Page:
Adapting the Sample Size in Particle Filters Through KLDSampling
 International Journal of Robotics Research
, 2003
"... Over the last years, particle filters have been applied with great success to a variety of state estimation problems. In this paper we present a statistical approach to increasing the efficiency of particle filters by adapting the size of sample sets during the estimation process. ..."
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Cited by 144 (8 self)
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Over the last years, particle filters have been applied with great success to a variety of state estimation problems. In this paper we present a statistical approach to increasing the efficiency of particle filters by adapting the size of sample sets during the estimation process.
Square Root SAM: Simultaneous localization and mapping via square root information smoothing
 International Journal of Robotics Reasearch
, 2006
"... Solving the SLAM problem is one way to enable a robot to explore, map, and navigate in a previously unknown environment. We investigate smoothing approaches as a viable alternative to extended Kalman filterbased solutions to the problem. In particular, we look at approaches that factorize either th ..."
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Cited by 144 (39 self)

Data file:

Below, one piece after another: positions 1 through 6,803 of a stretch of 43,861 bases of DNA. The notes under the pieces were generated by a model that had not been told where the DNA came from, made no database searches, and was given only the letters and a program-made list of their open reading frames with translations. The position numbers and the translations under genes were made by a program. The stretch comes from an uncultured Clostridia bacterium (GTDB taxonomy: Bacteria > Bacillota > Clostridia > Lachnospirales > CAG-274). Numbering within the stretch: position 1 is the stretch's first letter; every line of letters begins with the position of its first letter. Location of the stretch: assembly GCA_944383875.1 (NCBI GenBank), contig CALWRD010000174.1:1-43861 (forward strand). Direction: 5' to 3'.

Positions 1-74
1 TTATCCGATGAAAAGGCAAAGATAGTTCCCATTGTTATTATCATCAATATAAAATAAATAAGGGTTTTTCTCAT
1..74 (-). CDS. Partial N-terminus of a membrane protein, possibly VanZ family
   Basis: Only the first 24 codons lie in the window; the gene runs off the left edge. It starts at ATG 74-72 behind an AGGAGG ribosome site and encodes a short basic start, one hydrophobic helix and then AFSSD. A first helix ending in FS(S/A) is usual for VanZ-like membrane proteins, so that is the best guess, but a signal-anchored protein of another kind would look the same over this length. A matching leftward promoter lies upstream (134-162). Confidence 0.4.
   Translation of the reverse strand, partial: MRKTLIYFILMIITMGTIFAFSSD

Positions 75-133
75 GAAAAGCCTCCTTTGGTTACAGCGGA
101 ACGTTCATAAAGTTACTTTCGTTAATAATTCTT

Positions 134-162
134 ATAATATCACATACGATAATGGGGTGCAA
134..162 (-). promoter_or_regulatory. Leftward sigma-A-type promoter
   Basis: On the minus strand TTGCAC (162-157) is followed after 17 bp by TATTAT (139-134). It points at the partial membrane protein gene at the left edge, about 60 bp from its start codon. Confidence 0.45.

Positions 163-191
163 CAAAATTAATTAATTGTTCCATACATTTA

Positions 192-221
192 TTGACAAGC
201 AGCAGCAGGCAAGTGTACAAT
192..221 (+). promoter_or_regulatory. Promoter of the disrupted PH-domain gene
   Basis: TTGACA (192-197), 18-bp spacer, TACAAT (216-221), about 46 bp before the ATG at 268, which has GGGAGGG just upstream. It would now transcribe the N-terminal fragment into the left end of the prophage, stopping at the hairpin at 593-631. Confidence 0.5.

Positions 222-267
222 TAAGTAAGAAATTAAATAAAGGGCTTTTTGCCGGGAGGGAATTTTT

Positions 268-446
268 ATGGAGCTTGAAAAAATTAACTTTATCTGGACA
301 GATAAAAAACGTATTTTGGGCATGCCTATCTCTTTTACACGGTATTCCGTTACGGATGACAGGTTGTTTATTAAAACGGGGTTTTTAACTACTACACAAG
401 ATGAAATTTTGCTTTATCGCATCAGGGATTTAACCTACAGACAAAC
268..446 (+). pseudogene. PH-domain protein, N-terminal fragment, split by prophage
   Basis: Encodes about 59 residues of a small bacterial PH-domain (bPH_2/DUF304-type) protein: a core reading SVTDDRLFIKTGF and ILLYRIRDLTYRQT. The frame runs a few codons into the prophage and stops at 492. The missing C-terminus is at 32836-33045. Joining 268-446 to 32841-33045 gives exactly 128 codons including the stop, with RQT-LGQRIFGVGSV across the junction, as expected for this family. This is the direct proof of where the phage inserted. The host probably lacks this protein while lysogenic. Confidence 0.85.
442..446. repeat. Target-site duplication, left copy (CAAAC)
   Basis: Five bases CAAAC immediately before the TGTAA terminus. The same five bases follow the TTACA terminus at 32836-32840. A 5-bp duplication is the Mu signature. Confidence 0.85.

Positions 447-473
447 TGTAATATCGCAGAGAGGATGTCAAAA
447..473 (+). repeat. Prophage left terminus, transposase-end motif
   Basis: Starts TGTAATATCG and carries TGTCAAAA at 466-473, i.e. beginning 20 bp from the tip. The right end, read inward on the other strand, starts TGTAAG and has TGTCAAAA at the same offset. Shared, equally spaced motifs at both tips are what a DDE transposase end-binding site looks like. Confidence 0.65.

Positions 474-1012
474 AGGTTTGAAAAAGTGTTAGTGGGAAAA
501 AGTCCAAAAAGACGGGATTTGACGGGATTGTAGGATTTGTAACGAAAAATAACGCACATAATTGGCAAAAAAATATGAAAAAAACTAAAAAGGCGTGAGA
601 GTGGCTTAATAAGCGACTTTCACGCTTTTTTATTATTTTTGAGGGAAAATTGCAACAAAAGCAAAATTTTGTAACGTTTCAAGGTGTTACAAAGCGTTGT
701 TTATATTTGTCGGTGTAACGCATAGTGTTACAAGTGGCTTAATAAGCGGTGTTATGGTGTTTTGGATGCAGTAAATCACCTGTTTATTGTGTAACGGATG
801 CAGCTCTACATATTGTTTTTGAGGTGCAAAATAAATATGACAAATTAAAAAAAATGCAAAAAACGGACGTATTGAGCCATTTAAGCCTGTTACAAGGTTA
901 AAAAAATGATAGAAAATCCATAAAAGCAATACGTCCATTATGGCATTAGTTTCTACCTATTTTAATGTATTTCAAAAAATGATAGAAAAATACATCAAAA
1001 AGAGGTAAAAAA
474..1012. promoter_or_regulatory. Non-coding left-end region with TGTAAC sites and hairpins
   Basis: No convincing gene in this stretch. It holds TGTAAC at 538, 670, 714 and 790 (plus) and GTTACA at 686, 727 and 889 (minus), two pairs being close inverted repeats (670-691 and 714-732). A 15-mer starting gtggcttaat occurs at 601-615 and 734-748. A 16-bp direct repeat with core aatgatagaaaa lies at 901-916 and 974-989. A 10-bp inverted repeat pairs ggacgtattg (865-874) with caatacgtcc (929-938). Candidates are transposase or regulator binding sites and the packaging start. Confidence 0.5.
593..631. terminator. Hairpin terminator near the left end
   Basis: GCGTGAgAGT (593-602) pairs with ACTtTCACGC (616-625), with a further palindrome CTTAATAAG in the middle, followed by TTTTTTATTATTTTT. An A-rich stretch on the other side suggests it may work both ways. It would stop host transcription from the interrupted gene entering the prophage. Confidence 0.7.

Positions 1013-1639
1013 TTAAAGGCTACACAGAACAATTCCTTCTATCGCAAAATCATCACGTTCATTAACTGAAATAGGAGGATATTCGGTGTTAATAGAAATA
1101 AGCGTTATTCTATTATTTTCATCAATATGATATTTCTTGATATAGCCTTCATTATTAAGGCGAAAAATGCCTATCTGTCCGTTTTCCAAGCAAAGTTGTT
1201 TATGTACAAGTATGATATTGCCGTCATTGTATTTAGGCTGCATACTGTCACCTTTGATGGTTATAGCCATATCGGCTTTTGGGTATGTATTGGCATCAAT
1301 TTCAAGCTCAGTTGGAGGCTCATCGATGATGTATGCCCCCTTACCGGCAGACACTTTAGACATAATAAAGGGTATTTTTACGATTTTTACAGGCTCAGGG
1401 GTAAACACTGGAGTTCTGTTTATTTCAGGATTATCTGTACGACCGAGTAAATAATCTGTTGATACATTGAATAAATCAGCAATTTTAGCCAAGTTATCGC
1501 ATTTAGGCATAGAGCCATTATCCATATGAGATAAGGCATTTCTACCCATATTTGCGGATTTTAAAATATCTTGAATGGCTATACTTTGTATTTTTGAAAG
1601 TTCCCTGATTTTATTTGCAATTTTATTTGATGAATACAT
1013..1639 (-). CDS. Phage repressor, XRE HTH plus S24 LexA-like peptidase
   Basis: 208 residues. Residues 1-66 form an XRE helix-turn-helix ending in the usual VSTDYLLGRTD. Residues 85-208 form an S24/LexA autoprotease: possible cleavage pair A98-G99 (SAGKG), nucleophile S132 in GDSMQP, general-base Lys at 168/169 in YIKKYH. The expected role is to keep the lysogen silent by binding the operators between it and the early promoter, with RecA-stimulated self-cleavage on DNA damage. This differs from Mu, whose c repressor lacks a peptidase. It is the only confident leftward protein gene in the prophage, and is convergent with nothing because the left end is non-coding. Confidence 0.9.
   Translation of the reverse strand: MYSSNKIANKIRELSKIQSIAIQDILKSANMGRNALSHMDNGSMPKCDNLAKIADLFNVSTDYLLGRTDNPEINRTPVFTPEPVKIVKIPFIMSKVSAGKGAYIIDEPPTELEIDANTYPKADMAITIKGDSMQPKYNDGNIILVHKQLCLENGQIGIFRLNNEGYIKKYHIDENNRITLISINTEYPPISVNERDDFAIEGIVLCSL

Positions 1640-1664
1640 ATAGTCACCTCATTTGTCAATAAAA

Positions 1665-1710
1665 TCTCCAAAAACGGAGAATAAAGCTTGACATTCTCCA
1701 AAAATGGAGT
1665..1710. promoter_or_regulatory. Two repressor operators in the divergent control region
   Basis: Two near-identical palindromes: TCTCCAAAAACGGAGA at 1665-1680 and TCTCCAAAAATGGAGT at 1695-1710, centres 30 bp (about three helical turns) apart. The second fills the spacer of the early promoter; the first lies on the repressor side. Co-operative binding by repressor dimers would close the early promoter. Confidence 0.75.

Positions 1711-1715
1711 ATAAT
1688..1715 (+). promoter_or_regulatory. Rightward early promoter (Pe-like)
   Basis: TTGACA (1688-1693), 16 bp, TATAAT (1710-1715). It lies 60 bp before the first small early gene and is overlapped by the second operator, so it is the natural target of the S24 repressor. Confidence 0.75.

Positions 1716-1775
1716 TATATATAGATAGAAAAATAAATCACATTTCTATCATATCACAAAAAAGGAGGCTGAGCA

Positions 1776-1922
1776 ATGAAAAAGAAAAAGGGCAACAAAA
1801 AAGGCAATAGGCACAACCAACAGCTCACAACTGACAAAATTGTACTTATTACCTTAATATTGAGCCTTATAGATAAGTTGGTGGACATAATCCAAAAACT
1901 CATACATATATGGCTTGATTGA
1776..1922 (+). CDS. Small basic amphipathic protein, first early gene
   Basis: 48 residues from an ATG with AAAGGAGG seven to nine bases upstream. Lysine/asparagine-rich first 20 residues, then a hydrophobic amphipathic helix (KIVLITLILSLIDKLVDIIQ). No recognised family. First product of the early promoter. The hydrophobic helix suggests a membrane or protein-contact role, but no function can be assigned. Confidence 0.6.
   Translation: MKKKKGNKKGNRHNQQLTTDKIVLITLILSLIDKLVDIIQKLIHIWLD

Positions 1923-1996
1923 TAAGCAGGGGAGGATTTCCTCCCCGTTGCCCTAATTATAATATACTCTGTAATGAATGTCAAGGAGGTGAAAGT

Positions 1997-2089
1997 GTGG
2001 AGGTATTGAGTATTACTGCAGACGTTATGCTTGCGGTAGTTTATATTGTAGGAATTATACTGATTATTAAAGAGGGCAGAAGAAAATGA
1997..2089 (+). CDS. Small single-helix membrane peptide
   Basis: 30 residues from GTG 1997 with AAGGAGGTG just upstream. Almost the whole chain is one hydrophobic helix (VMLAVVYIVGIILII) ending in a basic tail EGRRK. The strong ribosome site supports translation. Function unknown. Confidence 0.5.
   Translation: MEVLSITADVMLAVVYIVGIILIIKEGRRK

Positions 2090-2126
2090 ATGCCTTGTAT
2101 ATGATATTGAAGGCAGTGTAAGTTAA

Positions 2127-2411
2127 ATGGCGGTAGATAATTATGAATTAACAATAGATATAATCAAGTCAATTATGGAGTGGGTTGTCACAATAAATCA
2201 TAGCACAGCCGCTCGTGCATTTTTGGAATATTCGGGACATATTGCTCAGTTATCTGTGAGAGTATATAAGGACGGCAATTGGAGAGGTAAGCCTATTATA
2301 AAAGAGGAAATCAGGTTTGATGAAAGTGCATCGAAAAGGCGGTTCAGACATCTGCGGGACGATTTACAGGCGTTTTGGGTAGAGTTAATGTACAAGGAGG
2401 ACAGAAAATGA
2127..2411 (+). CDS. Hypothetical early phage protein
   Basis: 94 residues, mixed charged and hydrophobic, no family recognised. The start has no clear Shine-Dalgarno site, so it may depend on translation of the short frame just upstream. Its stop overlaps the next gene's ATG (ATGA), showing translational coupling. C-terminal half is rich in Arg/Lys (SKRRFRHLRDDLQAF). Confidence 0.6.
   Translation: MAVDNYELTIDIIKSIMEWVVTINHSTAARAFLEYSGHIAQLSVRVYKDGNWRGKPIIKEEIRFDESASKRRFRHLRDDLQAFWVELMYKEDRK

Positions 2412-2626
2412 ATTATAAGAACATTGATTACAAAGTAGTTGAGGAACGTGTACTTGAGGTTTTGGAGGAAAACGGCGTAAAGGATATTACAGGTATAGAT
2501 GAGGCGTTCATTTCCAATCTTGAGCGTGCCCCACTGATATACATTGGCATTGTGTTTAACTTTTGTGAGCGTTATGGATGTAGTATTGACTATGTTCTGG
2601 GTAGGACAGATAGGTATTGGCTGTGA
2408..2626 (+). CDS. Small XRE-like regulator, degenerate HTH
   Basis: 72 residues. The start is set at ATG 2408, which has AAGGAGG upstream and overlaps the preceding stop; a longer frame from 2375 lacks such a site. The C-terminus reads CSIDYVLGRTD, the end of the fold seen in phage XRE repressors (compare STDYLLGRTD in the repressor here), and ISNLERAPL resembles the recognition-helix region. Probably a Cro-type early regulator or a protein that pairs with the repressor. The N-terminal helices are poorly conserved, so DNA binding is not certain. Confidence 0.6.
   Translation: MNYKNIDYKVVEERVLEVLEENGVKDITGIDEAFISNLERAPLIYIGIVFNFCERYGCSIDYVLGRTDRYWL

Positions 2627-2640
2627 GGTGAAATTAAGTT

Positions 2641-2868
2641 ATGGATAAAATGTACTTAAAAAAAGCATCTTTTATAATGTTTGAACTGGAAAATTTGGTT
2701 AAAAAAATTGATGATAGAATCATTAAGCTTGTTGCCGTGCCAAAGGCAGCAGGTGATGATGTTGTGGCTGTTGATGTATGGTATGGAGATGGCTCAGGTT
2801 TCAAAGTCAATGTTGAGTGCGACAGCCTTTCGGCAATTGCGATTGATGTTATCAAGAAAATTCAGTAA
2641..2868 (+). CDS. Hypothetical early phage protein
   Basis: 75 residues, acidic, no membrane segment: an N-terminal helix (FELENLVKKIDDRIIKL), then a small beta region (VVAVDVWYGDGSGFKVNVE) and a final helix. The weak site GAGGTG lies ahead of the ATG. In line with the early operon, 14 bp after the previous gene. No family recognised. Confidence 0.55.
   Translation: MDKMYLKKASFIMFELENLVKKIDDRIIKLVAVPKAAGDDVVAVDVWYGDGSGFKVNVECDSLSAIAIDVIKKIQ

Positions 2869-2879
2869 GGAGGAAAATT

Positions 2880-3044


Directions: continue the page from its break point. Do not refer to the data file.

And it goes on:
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Solving the SLAM problem is one way to enable a robot to explore, map, and navigate in a previously unknown environment. We investigate smoothing approaches as a viable alternative to extended Kalman filterbased solutions to the problem. In particular, we look at approaches that factorize either the associated information matrix or the measurement Jacobian into square root form. Such techniques have several significant advantages over the EKF: they are faster yet exact, they can be used in either batch or incremental mode, are better equipped to deal with nonlinear process and measurement models, and yield the entire robot trajectory, at lower cost for a large class of SLAM problems. In addition, in an indirect but dramatic way, column ordering heuristics automatically exploit the locality inherent in the geographic nature of the SLAM problem. In this paper we present the theory underlying these methods, along with an interpretation of factorization in terms of the graphical model associated with the SLAM problem. We present both simulation results and actual SLAM experiments in largescale environments that underscore the potential of these methods as an alternative to EKFbased approaches. 1